One of my resolutions this winter was to get out and explore more. I’ve been making good on that resolution; hiking, running and cycling as weather permits. But I was missing out on one of my favorite winter activities, snowshoeing, until recently.
Atlas was kind enough to sponsor that activity by providing us a pair of their 2021 Helium-MTN Showshoes to test out and review.
Over the last month, I have gotten out a handful of times, logging in around 20 hours and 25 miles in them.
One of my favorite places to take them locally was the Switzerland Trail that’s west of Boulder near the Sugarloaf Mountain peak. There’s a handful of trails in that area. Everything from hard-packed snow to fluffy hip-deep drifts.
What makes the Helium-MTN Snowshoes great is their construction.
“Helium” is named after the snowshoe deck, which Atlas claims to be the lightest composite snowshoes available. The deck is designed to shed snow, which during our tests I found to be accurate. Even when my snowshoes kicked up a lot of snow, as I lifted my foot up, it was able to shed the loose snow piled onto the deck. This allowed me to move very quickly across the terrain, not having the weight of snow slow me down.
The first time I had gone snowshoeing, I had borrowed a friend’s pair. They were around 15 years old and not that great. But the thing I remember most from that experience was the bindings. So many times, in -5ºF weather, my boot would come loose and I’d shed gloves to try and tighten it back up. I didn’t have any of those issues with the binding on the Helium-MTN Snowshoes.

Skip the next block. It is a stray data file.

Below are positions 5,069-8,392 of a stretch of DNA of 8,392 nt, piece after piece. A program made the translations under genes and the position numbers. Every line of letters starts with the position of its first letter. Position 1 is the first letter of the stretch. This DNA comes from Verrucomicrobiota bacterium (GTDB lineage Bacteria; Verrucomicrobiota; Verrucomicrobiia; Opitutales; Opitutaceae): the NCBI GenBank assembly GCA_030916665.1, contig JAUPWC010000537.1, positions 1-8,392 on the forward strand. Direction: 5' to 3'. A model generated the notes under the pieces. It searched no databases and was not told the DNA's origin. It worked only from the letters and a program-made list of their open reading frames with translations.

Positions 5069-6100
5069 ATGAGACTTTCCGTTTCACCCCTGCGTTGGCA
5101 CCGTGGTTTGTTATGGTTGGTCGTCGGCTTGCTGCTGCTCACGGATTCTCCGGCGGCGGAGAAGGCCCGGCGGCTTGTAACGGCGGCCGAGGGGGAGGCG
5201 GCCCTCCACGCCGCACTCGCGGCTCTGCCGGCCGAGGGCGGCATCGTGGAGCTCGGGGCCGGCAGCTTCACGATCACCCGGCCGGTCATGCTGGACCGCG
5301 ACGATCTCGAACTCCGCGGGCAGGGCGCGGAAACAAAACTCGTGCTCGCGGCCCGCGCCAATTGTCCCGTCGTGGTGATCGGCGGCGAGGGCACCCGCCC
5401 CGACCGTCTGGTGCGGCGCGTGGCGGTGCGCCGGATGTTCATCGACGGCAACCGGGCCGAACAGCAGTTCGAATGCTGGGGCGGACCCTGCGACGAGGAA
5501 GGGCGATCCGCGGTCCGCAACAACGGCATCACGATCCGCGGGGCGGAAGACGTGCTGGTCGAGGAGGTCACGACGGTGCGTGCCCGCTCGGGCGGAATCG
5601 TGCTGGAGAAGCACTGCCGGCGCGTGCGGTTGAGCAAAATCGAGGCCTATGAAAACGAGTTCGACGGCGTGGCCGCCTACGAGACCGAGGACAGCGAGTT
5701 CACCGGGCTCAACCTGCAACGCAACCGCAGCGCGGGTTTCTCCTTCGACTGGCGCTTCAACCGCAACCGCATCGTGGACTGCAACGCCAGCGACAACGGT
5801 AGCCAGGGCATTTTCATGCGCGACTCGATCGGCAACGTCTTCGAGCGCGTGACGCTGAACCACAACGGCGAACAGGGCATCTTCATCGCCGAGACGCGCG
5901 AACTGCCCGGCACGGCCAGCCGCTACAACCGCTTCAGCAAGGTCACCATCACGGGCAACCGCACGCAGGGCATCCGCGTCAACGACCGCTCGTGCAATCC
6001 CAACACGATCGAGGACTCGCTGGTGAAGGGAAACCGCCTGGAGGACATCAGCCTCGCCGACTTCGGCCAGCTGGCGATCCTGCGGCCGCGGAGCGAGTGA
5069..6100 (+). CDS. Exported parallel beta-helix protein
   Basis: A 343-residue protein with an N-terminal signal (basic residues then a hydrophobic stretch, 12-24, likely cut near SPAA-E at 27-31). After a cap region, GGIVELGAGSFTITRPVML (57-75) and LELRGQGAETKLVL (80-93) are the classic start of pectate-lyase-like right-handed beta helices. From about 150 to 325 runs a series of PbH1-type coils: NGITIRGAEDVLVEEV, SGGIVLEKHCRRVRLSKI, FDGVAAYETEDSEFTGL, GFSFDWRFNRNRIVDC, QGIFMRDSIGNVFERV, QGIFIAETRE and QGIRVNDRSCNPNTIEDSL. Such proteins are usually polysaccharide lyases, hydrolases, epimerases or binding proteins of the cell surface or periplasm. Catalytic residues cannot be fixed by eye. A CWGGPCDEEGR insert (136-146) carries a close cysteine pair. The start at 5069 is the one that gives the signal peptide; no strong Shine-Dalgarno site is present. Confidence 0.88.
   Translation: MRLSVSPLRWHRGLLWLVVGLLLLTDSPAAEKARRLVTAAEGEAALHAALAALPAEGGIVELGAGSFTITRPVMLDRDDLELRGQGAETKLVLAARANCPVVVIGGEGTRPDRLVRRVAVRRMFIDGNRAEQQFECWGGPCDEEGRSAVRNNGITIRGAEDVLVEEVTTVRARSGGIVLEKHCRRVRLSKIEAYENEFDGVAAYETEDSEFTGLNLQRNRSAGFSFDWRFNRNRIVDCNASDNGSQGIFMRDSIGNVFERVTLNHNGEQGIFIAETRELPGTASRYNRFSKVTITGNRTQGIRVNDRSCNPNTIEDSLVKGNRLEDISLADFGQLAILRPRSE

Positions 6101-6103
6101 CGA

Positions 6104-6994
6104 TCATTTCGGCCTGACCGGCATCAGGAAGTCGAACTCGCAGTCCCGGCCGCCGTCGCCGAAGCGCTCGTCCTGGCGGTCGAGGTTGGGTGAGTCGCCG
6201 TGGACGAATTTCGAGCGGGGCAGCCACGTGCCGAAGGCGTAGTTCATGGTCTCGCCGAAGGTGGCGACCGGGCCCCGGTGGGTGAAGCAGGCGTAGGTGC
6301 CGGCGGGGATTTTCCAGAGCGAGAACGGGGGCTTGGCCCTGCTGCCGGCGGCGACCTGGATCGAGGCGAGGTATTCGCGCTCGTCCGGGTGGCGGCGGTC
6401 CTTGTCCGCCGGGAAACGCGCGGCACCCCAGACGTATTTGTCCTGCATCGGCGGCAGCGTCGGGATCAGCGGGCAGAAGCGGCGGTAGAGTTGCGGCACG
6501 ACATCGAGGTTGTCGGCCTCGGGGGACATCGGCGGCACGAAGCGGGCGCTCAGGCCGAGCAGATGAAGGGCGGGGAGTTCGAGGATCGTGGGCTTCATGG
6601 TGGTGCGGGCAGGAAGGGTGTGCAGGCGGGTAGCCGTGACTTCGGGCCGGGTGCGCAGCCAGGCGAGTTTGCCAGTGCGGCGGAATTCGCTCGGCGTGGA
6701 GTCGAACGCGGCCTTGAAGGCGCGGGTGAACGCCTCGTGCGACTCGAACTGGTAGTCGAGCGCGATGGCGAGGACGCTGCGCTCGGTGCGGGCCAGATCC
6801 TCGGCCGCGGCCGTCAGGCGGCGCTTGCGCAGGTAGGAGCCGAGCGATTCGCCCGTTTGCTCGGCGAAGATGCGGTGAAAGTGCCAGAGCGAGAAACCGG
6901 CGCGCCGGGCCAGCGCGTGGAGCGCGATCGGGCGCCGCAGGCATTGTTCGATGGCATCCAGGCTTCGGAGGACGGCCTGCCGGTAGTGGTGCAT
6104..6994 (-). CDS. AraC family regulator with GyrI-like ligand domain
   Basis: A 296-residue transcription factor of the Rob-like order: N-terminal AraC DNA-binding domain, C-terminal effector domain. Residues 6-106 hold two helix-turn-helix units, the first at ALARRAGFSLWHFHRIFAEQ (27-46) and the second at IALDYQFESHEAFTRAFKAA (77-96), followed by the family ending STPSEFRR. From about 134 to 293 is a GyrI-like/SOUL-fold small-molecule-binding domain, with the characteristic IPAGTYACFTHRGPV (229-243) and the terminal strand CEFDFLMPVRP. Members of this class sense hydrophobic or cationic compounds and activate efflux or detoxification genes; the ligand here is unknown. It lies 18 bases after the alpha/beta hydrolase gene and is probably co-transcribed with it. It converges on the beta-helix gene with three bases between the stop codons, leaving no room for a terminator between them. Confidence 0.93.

The binding at the back of my boot, once in place, stayed in place. In the front, to help secure the toe-box, Atlas introduced the BOA Fit System. This addition of the BOA Fit System helped secure my foot for several hours of comfortable snowshoeing.
Additionally, these bindings on my first use were very easy to figure out.
But speaking of the secure fitting, I should mention that the boots I wore weren’t mountaineering or stiff hiking boots, but minimalist zero-drop boots. Even with a lighter construction, I didn’t feel that the snowshoe was putting too much pressure with it’s binding of Boa system.
The traction rails worked really well on both snow and ice, even on steep terrain. The serrated teeth of the aluminum rails were able to provide enough grip that I didn’t experience any slippage. Additionally, my foot was able to move freely enough so that I could lean into or back depending on the terrain to have the best balance.
One of the key features I wanted to test in these snowshoes was flotation. I went off-trail a few times to find the deepest, most fluffiest snow possible to see if I would sink in to my hip. I would try certain spots, first without snowshoes, to test how deep I would sink. Then with snowshoes. In the spots I tested, I found that the Helium-MTN Snowshoes had adequate flotation. I would sink 25-50% of the total depth. And granted this was off-trail, so I was really pushing what this snowshoe was capable of.
Overall, these snowshoes were great. I really enjoyed my time on the trails with them and look forward for more adventures with them during the winter months.
These shoes are available at REI, but could also be purchased off Atlas’s website for $220.